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Eno buys eight  Chand-@aol.com
 Mar 16, 2006 01:13 PST 
FORGET ABOUT IPOD AND GRAB AN IGOD

A simple plastic box which promises instant karma and plays nine sequences
of electronic
notes on an endless loop has become the must-have accessory.

Called the Buddha Machine, the box was invented by a Beijing-based duo of
musicians,
Christiaan Virant and Zhang Jian, who modelled it on a popular Chinese
device which
intones Buddhist prayers.

Thumbing its nose at the iPod generation and containing a tiny figurine of
Buddha and a
microchip, more than 10,000 have been sold in the US, after the New York
Times
described it as "beautifully useless".

In the UK, eager buyers have snapped up 2,000 of the machines in a range of
colours, with
the only Scottish stockist selling out in days.

Customers include Brian Eno, the music industry legend, who is reported to
have bought
eight machines, and Duglas Stewart, the lead singer of Glasgow cult band BMX
Bandits.

Stephen McRobbie, co-owner of the Monorail music store in central Glasgow,
said: "There
is a real buzz about them since they started to appear on websites. We
sourced 25 and
they went like hot cakes.

"Musically they are very interesting, and I know people who have been put in
a trance by
them. The Buddha Machine is certainly not a piece of trash - it's real
quality.

"We have people collecting different colours because they really like them."
Virant and Zhang Jian are part of an experimental China-based pop group
called FM3,
which has cult status in America and the Far East. They are renowned for
subduing large,
live crowds into absolute silence.

To counter the current craze for downloading music from the internet, they
decided to
invent a static box containing the Buddha and the microchip, on which nine
sequences of
electronically produced notes are recorded.

A sequence repeats constantly in the listener's ear until the user switches
to the next in
line. Although most have definable patterns, with up to 42 notes, some are
only two notes
long. Respectability arrived last November when the '15 Buddha Machine was
reviewed in
the influential New York Times.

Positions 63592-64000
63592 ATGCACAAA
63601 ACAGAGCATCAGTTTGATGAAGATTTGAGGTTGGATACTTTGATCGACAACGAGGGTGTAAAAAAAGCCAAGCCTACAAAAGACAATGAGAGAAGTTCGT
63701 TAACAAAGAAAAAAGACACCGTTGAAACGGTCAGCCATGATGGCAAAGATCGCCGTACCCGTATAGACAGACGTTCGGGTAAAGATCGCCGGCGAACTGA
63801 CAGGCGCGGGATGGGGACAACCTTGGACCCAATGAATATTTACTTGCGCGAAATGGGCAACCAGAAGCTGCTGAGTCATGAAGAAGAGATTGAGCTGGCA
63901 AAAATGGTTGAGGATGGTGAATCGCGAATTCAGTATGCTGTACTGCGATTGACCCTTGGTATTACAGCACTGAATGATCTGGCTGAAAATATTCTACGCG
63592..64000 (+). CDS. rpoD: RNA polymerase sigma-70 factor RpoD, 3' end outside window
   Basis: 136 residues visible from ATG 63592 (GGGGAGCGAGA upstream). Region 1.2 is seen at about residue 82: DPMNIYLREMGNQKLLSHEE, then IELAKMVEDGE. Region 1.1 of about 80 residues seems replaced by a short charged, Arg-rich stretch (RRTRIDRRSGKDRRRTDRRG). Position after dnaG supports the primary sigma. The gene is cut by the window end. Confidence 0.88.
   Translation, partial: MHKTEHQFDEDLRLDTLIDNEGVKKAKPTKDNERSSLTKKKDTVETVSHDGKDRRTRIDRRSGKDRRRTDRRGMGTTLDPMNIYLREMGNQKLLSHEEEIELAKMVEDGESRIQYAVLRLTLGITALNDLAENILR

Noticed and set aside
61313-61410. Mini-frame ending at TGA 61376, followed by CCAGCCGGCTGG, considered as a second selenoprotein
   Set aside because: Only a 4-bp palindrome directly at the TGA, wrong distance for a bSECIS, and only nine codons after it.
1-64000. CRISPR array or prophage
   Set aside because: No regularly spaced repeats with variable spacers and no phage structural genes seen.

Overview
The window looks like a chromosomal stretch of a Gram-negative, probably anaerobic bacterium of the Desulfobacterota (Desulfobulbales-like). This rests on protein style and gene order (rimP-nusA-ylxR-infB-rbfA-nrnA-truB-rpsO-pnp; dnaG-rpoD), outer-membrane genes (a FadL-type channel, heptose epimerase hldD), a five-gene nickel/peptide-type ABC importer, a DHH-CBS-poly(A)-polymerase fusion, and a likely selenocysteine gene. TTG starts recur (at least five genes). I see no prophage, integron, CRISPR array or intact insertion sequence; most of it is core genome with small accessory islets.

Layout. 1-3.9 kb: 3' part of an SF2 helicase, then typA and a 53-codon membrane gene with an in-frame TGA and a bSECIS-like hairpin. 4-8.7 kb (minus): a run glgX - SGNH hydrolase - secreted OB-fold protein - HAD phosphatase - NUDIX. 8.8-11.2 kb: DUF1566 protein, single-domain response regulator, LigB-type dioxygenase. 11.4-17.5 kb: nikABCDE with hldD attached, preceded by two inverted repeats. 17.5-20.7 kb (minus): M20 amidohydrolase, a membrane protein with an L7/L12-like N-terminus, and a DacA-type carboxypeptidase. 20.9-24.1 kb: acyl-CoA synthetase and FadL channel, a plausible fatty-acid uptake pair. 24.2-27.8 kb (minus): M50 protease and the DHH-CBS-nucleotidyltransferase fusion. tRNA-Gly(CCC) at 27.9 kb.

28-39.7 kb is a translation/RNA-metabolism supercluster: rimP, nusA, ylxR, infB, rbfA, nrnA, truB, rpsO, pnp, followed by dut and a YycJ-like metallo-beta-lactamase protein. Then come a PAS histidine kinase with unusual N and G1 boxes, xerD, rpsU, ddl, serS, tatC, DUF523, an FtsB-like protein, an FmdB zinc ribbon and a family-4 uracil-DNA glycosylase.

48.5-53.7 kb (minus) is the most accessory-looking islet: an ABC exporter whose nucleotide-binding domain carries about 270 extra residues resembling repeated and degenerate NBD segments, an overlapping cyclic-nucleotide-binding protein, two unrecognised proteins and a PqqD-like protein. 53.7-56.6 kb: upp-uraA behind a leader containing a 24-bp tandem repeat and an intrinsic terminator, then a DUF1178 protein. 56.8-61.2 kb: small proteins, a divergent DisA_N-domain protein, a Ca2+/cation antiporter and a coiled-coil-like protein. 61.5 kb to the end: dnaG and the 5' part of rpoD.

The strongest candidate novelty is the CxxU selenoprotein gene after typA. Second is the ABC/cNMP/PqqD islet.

"Who says a boxed set has to include CDs?" the reviewer asked. "The 'Buddha
Machine' is,
literally, a small plastic box with a built-in speaker, a headphone jack and
a little switch
you use to toggle between nine different and quite lovely ambient electronic
compositions.
It is a weird, mesmerising, beautifully useless thing."

US distributor Firstexposure.com's spokesman Eric Benoit said: "The Buddha
Machine
became a big deal at Mutek music festival last year when lots of serious
musicians started
to buy them. When bloggers started talking about them they got even hotter."

Benoit said it took him some time to be convinced of their merits. "It's
hard to say what
their appeal is, because when you first see the machine you don't think it's
that
impressive. The loops don't come out with hi-fi sound but they are
incredibly soothing."

Manchester-based Baked Goods have now started importing them into the UK.
Owner
Simon Tomkinson said he was selling them even before they arrived. "I was
sent an early
version by a friend last year. I thought they were cool, but I never thought
we would end
up selling thousands," he said. "Every time I get them in, I sell out the
same afternoon. We
took 280 orders in one day.

"The phenomenal thing is that people are buying half a dozen each because
they come in
different colours. I think people like them because they are lo-fi and a
humorous take on
the iPod."

Mike Schiller, who reviewed the machine for the online culture magazine
Popmatters, says
it is the "cheapest pre-loaded iPod you'll ever be able to buy. It even
comes in a number of
different colours, for the fashion-conscious experimental music aficionado.
Mine's a very
stylish magenta.

"Sure, the Buddha Machine is more than a little bit novelty. That's part of
its charm. You
can have a little pink or red or black box that plays music. You can display
it openly.
People will ask about it. It's an icebreaker.

"But what's truly special about it is what FM3 has done with a tiny bit of
recording space
on a little speaker. It's mesmerising. It's portable relaxation."

BMX Bandits' Duglas Stewart took his on tour. "Everyone else had their iPods
and I had my
Buddha Machine," he said. "Because iPods are everywhere, you could see them
thinking: I
want one of those.

"I have now bought one for a friend in Japan and have two more on order."

Stewart said the machines were originally marketed as a meditation tool,
"but I just see it
as a beautiful object that plays music".

"It reminds you of the transistor radios that you used to hide under the
sheets and listen
to Radio Luxembourg on when you were a kid."

www.scotsman.com
	
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